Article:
JOHN YAMRUS: 78 RPM
422 N. Cleveland St
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This page last updated: 14th December 2007.
|JOHN YAMRUS: 78 RPM|
This is a small poetry chapbook, with twenty-two pages of work, totalling seventeen poems in all, with two monochrome illustrations. (These, and the cover art, are credited to Wayne Hogan, and all show a surreal and imaginative temperament.) The author is described as widely published and 78 RPM is his fourteenth collection.
In some ways, the fact that this is the author's fourteenth such collection, together with its low-key, very unassuming presentation, struck me initially as off-putting. The combination made it seem as though this was likely to be filled with private rants and unchecked enthusiasms. In this impression I was very wrong.
Instead, what emerges is an attractive, personable voice, neither loud nor lacking in convictions. The poems have a conversational quality, with short lines and often epigrammatic ironic endings (which mode can become a little repetitive at times). They are the work of an intelligent mind and a feeling heart. There is no mistaking their acceptance of themselves as highly individual, even against the grain, as the opening poem, OLD RECORDS, makes clear. Here is the first segment:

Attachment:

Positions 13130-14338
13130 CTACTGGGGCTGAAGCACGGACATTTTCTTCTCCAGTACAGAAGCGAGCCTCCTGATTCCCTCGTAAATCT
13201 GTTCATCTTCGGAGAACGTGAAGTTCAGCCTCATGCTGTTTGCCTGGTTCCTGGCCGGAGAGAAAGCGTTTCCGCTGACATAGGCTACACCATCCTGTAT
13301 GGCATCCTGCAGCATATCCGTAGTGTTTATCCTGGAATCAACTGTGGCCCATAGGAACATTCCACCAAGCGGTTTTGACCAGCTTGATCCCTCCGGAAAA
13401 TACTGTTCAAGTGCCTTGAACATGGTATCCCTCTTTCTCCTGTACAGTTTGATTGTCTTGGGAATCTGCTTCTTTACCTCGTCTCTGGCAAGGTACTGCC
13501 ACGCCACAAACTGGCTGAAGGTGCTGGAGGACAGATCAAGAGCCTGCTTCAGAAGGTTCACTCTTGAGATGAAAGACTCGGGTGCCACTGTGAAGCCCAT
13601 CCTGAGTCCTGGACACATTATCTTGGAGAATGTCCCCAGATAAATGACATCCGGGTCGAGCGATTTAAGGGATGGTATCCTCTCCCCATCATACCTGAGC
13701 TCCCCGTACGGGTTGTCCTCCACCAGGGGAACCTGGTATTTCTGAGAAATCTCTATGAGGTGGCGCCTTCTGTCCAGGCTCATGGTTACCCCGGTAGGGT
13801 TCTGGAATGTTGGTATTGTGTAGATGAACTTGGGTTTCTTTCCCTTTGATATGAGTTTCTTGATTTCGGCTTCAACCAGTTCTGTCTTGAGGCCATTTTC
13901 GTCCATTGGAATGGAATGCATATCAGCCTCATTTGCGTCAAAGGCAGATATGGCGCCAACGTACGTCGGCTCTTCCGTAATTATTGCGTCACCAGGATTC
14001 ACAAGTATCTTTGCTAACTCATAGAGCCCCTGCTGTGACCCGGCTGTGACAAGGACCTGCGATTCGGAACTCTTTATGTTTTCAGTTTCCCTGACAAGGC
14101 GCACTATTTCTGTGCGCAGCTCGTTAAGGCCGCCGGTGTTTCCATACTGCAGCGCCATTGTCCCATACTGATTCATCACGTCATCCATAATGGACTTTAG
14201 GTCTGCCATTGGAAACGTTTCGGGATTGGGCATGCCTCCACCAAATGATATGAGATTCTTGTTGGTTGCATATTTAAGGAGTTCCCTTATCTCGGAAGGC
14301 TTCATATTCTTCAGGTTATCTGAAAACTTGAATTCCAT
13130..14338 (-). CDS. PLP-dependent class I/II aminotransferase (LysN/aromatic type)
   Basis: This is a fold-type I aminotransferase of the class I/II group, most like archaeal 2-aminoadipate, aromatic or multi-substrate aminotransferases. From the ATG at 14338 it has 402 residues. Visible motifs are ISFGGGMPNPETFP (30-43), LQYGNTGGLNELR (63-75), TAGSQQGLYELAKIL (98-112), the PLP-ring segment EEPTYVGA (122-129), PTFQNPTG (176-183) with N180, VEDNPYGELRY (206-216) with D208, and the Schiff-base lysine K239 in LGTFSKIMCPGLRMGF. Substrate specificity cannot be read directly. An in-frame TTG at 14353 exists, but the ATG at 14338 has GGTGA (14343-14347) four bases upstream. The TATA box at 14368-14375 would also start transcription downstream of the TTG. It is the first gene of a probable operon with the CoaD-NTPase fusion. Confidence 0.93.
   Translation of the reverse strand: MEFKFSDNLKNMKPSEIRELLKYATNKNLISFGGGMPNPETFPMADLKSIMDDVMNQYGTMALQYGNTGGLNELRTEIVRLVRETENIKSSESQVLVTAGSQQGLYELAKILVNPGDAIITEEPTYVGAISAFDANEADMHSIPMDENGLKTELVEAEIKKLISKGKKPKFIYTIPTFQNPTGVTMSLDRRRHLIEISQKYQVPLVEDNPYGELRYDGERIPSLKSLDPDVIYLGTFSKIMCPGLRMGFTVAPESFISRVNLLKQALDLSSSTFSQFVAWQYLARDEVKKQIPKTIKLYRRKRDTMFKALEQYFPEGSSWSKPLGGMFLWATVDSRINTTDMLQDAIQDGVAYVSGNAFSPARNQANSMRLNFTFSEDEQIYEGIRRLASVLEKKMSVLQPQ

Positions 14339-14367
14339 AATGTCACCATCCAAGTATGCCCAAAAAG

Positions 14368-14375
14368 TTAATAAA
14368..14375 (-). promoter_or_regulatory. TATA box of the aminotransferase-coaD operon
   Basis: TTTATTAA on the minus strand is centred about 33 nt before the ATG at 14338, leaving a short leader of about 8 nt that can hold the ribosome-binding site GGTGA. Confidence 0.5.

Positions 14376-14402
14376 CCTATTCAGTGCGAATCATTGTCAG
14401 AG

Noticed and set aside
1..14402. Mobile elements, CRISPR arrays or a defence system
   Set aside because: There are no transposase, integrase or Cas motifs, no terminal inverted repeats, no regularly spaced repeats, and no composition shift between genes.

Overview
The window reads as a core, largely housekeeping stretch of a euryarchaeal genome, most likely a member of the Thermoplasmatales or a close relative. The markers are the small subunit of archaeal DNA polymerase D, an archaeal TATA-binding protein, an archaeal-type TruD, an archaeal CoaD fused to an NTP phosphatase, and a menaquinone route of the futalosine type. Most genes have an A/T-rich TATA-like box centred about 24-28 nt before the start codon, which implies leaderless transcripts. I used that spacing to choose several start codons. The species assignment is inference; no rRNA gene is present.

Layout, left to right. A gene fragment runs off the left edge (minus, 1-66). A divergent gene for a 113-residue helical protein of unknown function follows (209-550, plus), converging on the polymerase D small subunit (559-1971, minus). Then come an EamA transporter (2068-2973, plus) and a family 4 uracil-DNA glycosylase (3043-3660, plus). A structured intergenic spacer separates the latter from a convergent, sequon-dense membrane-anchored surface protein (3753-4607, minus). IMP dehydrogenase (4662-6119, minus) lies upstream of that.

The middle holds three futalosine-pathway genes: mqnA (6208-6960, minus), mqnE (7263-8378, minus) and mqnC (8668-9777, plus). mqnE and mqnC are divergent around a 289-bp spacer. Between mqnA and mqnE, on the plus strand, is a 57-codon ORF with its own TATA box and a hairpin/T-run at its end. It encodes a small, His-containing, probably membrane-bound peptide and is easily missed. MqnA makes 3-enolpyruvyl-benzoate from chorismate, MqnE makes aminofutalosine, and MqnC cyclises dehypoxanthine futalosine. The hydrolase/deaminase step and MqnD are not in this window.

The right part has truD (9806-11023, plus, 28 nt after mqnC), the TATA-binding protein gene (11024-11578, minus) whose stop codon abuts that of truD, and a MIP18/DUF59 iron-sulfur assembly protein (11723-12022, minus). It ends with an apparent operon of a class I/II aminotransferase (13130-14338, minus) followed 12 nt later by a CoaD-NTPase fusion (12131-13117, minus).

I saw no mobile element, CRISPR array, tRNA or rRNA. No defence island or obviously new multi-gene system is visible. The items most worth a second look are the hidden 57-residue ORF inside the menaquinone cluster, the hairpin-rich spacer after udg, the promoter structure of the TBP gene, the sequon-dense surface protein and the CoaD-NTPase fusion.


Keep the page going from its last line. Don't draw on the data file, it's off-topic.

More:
OLD RECORDS With their skips and scratches and hisses and pops make me feel good.Likewise, the poems uniformly make it clear that the author is not alone in his life and that he values the contribution all manner of things make to that life. Here is the conclusion of MY DOGS:
and when they're not barking, they're sitting there waiting for something to bark at. good dogs.The poems detail affectionately, but without sentimentality, the affairs of a life crowded with small things, made precious through their contact with the author's feelings, many of which he details with unashamed curiosity, and unfeigned wonder. One of the longest poems in the collection, entitled OKAY NOW, IT WAS FRIDAY NIGHT, is a kind of mini-epic, detailing a sort of homely, folksy little debauch of sorts. Here is the last section:
and we danced to the Stones, The Tractors and Willie Nelson and Dion and The Belmonts and finally walked out into the drive-home night, tired and happy, smelling of beer and smoke, glorious and content in the 1 a.m. stars-out night, in a parking lot with wind in the trees in Blandon, Pa.So, if there is little in the poems that will startle, there is also little that will dismay. They are a quiet, yet modestly passionate set of lyrics, reminiscent in some ways of the tone of Gregory Corso's work, but possessing a wholly individual outlook and a very likable manner.
|reviewer: John Ballam.|